The obvious social markers of ‘success’ are usually money and popularity. A big house in a sought-after neighbourhood and nice clothes that demonstrate your lack of concern for financial minutiae.

I tried to stop caring about money. I couldn’t completely not care because sometimes it would be nice not to have to think about whether I could afford that coffee in the morning, and sure if you offered me a stack of free cash I’m not exactly going to turn it down (I might question your source first). But I’m not obsessing about money.

I used to see people with loads of spare cash and assume that they were happier than me. Sure money brings freedom, nicer possessions and the ability to partake in enjoyable experinces more often, but there are two critical things I force myself to remember when I find myself envying that nice watch on the tube :


– I don’t know what that person sacrificed to get that money

– the human brain is the most remarkable learning machine on the planet

Why the second point? Notice how quickly you get used to stuff when you practice a lot? Like driving or using your phone? Your brain adapts to its environment extremely quickly – it’s a very useful survival skill. However it also very quickly starts searching for more – another great way to survive.

I’ve found that whenever I’ve changed something in my routine, such as buying nicer food or getting a new phone, within a few weeks or months I’ve quickly forgotten how much of a luxury it is, and it has become the new normality. My baseline assumption of what I expect my life to include has simply absorbed this new, expensive addition, and business continues as normal. However when I deliberately avoid incorporating something nice that I probably could just about afford into my life, I look forward with a childish eagerness to the one day per week/month/year that I allowed myself to indulge. It’s such a treat to go out for dinner once a month. I get so excited about buying Tesco finest aberdeen angus burgers. It sounds tragic, but it’s the opposite. I get a massive hit of enjoyment off a tiny increase in expenditure, far more than anyone who’s used to that lifestyle everyday, and like an unshakeable addiction, greater and greater doses of glamour and expense are needed to bring such a rush.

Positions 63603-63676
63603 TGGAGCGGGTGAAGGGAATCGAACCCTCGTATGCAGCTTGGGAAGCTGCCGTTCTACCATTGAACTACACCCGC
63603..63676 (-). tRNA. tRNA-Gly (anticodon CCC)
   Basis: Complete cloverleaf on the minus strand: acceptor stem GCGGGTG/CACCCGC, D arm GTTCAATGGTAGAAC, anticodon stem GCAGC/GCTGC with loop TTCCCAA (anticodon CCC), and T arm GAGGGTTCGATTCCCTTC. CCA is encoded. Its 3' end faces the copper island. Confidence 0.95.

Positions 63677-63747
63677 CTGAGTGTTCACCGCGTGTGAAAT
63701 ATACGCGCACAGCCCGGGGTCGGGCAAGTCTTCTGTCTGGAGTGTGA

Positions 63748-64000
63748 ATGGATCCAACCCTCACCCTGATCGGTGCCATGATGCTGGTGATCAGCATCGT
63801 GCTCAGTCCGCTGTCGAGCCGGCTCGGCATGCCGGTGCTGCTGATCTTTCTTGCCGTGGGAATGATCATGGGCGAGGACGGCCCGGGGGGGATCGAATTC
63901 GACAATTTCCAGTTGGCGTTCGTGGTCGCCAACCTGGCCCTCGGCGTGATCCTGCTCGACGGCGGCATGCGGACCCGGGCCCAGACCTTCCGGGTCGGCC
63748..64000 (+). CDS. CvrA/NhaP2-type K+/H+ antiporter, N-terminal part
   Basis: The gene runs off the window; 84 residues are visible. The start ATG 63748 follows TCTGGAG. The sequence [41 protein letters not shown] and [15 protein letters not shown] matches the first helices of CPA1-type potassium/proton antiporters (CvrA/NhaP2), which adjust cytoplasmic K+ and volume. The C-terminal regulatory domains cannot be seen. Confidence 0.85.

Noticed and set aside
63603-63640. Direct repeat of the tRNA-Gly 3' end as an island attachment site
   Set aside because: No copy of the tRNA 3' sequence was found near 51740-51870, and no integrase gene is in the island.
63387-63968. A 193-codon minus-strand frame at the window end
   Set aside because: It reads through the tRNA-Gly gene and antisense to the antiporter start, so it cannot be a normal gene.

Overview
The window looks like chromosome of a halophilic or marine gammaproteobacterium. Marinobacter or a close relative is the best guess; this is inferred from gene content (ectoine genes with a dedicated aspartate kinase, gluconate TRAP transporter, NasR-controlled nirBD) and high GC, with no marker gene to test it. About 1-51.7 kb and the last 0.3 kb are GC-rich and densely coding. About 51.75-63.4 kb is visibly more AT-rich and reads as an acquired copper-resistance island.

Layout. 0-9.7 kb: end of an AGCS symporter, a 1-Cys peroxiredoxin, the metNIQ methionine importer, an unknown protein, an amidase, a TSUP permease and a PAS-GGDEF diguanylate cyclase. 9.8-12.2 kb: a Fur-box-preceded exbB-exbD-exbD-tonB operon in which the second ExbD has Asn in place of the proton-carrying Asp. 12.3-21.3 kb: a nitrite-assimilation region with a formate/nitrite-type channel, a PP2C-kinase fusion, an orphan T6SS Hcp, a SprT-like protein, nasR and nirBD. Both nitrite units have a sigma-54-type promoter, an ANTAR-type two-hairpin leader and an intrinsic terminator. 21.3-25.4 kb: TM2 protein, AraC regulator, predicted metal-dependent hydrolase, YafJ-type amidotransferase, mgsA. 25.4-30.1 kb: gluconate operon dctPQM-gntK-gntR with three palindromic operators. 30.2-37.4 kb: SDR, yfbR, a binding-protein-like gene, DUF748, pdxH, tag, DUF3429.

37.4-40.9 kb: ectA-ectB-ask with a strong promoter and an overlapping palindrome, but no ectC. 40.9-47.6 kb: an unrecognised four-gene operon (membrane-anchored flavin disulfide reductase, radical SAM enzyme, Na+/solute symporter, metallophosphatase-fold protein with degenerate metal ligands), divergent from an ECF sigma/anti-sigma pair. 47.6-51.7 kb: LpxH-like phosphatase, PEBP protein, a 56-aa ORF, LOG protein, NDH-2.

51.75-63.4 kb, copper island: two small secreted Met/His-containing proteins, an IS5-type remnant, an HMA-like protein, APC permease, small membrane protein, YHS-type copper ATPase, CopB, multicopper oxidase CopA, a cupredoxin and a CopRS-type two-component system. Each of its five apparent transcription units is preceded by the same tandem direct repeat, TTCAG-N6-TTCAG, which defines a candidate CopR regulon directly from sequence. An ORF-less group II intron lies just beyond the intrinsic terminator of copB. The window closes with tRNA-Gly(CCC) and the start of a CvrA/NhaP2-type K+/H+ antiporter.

What’s my point? By not having lots of nice stuff all the time, I get more enjoyment out of simple everyday things that other people wouldn’t grant a second thought. As a result, buy not having as much money, I’m more happy. Weird.

I just saw a man in an Armani suit walk on the train with his Ipad blasting through his £300 headphones. Poor soul.

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